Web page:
To think I know.
“Do you know John Smith?” she asked me.
“If you mean do I know who he is, yes,” I replied. “But I don’t know him.”
There’s a difference.
We might be aware of someone and be able to spout their name or facts about that person. We might have met that someone or had numerous interactions with them, but it does not mean we know them.
Scripture uses “know” as a reference for the sex act. It does not imply intimacy – it only implies a sexual act. Genesis tells us Adam “knew” his wife, and she conceived. The same words are used with Cain and Judah. [Genesis 4:1, 17, 25; 38:26]. You’ll find them again when scripture talks about Elkanah and his wife Hannah. [I Samuel 1:19]
Joseph recognized his brothers, but he could not prove their hearts until he tested them. [Genesis 42:8, 23].
In each of these instances, there is a “knowing” because of the sexual act or because of a person’s attitude and actions, but it does not mean there is intimacy.
To have complete knowledge of someone is intimacy. I thought I knew Dave when we said “I do”, and I did. Yet, what I understand about this man is better and deeper than before.
Most times if you ask me what his opinion will be on a matter, I can tell you, because I know him. My knowledge is not only sexual, but emotional and spiritual as well.
When we truly know someone, we know that we know that person. We don’t have to second-guess ourselves because knowledge and experience has ingrained that in us.
Or to truly Know
We can be aware of God and believe in Him. We can practice worship and attend church, saying and doing all the right things. Yet this does not mean we truly are known by Him and or know Him.
When we want a genuine relationship with God, we will pursue Him so that we can know Him. He is not an aloof taskmaster; He wants to be your spiritual lover.
He wants an intimacy with you that supersedes anything you experience with anyone else, including your spouse. Marriage is a picture of Christ and the church. There is an intimacy that is held by no one else when we truly know our Bridegroom.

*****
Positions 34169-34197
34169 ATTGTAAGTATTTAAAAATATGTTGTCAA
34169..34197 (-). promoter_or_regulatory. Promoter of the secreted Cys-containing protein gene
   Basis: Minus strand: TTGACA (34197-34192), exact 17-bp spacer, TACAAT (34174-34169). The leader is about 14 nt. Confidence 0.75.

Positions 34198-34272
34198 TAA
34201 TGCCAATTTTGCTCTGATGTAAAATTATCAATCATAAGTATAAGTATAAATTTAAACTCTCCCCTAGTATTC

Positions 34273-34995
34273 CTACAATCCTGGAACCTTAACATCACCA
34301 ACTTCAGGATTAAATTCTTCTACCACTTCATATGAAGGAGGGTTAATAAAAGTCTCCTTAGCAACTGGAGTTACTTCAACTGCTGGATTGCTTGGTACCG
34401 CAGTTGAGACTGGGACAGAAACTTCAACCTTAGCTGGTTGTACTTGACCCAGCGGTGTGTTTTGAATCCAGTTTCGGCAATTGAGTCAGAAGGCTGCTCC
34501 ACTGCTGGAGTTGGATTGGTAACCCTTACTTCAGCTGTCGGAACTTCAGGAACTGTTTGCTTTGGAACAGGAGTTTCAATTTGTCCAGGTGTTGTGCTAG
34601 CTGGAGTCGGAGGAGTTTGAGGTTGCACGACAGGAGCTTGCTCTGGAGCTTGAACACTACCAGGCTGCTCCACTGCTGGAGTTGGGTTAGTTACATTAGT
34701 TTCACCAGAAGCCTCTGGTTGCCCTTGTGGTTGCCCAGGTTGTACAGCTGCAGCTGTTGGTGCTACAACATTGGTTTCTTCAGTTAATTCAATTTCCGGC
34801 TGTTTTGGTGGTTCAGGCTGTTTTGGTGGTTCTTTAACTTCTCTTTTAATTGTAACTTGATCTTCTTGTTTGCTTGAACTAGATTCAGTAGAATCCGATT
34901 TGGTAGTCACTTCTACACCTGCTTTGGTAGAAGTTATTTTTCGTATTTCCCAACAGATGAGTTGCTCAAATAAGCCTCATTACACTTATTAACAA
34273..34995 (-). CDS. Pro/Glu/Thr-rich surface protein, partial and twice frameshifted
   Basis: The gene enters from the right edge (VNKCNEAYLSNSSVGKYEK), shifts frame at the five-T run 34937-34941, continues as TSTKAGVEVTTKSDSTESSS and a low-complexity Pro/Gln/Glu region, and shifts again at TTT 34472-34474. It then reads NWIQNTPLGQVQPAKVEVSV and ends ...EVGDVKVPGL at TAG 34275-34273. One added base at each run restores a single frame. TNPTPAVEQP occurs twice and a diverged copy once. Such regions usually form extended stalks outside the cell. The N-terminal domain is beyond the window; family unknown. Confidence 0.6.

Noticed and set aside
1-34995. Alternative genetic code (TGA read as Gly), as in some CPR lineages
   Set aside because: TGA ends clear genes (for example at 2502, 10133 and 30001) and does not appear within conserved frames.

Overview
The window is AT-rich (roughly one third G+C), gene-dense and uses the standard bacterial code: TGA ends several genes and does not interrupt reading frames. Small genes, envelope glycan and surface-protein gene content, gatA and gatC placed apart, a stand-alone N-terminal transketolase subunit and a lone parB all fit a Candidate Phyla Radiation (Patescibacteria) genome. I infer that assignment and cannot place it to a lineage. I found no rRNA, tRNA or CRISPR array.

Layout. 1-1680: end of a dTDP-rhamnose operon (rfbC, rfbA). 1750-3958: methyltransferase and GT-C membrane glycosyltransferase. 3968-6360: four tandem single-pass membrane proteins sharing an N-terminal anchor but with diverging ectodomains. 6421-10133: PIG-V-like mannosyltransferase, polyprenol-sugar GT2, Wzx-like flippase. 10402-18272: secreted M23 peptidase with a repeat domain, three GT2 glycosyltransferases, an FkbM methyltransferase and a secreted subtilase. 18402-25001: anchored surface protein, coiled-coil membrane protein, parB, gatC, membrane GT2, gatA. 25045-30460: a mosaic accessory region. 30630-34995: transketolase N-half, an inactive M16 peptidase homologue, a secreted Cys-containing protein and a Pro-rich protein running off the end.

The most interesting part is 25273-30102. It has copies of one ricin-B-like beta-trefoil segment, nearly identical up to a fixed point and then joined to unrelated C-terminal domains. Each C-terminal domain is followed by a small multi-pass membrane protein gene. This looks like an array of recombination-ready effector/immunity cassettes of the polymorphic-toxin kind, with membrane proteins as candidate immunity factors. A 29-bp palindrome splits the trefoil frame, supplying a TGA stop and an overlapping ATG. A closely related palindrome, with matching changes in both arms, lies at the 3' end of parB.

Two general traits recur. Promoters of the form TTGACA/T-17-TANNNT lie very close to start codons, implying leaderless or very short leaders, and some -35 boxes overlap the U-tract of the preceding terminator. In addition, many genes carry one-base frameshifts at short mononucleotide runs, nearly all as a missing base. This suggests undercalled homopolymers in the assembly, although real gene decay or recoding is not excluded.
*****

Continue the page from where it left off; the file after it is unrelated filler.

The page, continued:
Learning to Know
Time. We learn to Who Jesus truly is by spending time with Him. This involves reading the letter sent to us, listening to what He wants us to do about the instructions in the letter, and allowing heart and will to blend with His.
Listen. When we truly listen, we hear the prompting of the Holy Spirit speaking into our hearts and our lives. We can choose to ignore that voice, listen to it but not obey, or completely surrender. To surrender is to become intimate with Him.
Learn. Unless we take the time to learn about a person, we can’t truly know them. We study the person. We pay attention and take note of what matters most and what matters least. We remember what we learn so we can utilize it later. We respond to the knowledge we gained. We choose to please the One we learned to understand.
Refresh. We are never done learning and building intimacy with God. We never “get there”. We keep reading the Word. When we keep reading, we see things we didn’t see before; we find things we didn’t know were there after all the years of reading through the Word.
Intimacy with Christ at its best
Unless we follow Him, we cannot say Who He is. Hans Denck (1495-1524), a German theologian and Anabaptist during the Reformation said, “No one may truly know Christ except one who follows Him in life”. We cannot truly know Him unless we become His disciple. Jesus said that if we want to be His disciple, we must follow Him. When we truly follow, we learn what it means to have intimacy with Him.
Photo credits: Pixabay.com. Butterfly photo by Hartono Subagio/Pixabay